U.S. District Court Judge Susan Bolton has halted enforcement of critical portions of Arizona’s controversial immigration law, ruling that “the United States is likely to succeed on the merits” of its claim that federal law pre-empts those provisions.
As CNN reports, Bolton’s ruling bars enforcement of a provision that “requires police to ‘make a reasonable attempt to determine the immigration status of a person stopped, detained or arrested’ if the officer has a reasonable suspicion that the person is in the United States illegally….She also blocked provisions of the law making it a crime to fail to apply for or carry alien registration papers or ‘for an unauthorized alien to solicit, apply for, or perform work,’ and a provision ‘authorizing the warrantless arrest of a person’ if there is reason to believe that person might be subject to deportation.”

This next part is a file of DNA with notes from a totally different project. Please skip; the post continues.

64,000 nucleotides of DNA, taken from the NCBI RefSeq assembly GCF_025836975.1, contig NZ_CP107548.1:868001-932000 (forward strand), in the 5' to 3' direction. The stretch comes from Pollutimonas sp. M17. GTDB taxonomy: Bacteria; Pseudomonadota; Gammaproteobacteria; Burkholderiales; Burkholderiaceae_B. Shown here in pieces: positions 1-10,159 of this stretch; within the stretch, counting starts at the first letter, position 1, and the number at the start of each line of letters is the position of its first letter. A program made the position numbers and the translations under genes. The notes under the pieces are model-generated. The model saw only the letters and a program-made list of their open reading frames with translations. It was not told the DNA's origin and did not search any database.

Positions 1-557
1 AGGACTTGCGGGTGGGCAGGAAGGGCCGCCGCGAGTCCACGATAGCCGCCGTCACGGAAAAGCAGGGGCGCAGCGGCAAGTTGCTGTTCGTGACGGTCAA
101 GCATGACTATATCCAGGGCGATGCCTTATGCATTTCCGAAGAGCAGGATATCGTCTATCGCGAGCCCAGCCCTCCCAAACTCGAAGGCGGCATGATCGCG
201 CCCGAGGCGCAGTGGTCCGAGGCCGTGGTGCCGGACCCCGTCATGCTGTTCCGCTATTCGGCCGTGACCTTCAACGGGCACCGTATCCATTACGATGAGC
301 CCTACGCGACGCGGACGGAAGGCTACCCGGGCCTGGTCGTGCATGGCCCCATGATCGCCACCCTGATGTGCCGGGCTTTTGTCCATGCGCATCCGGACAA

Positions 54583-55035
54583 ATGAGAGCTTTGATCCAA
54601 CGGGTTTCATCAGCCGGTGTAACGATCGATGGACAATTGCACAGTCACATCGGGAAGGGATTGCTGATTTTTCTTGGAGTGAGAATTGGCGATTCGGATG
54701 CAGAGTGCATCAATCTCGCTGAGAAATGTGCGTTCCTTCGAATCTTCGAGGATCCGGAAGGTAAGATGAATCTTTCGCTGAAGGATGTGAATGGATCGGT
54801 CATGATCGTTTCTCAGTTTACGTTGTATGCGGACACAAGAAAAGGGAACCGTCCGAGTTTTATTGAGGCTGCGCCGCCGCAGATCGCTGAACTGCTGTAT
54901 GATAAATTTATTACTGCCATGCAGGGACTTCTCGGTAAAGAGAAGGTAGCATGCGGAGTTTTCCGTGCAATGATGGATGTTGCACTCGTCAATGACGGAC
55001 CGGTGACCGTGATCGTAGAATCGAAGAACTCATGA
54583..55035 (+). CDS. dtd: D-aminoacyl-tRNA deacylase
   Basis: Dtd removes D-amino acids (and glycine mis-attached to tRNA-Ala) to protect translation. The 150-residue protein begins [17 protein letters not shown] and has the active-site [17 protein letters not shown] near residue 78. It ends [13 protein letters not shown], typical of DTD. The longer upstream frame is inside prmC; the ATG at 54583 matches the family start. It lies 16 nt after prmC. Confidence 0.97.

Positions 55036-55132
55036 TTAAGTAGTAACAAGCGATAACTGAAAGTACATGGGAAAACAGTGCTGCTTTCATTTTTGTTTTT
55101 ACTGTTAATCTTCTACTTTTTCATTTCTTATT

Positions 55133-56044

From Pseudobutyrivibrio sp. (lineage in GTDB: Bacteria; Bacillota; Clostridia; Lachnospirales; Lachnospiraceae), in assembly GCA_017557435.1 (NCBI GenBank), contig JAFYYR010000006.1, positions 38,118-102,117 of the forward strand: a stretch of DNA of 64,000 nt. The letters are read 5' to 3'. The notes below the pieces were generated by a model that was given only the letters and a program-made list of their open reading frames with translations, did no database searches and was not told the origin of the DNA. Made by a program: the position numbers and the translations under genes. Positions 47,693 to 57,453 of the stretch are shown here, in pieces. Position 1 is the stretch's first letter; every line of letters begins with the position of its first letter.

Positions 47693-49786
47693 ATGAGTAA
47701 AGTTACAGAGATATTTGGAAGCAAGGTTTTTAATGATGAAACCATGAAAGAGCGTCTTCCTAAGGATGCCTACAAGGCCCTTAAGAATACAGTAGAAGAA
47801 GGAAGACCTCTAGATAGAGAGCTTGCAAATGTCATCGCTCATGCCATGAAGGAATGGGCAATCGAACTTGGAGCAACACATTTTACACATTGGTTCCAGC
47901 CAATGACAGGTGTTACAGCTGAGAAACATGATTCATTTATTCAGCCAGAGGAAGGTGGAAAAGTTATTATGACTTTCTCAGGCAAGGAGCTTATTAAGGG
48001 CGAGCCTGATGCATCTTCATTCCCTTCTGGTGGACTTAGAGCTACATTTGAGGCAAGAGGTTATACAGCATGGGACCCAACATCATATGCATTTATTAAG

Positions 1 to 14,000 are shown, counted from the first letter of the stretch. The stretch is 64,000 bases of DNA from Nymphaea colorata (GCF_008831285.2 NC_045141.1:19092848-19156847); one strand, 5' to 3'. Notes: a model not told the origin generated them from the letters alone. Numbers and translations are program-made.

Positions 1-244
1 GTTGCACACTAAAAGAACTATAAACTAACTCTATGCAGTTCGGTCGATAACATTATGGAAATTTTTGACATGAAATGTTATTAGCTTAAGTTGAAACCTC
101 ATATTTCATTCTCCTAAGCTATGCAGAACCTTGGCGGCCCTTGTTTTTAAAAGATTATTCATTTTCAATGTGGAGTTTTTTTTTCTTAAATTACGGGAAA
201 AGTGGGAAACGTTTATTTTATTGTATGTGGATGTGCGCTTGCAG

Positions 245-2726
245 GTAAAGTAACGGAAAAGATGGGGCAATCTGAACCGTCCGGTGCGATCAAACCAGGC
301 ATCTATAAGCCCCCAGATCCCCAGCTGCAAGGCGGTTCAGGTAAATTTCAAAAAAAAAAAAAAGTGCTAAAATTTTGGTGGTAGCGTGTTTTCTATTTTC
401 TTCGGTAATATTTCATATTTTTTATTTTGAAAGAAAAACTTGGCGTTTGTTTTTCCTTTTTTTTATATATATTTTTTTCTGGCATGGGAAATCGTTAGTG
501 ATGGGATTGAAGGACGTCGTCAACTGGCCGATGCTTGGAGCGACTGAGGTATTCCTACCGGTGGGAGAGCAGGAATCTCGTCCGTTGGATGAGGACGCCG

After reading Bolton’s opinion, I’d say she makes a strong argument. Driven by populist appeals to public anger, Arizona politicians clearly exceeded their state-granted authority by impinging on federal responsibility. The state will no doubt appeal the ruling, but unless the Supreme Court is willing to overturn clear precedent — not an impossibility — that appeal is not likely to succeed.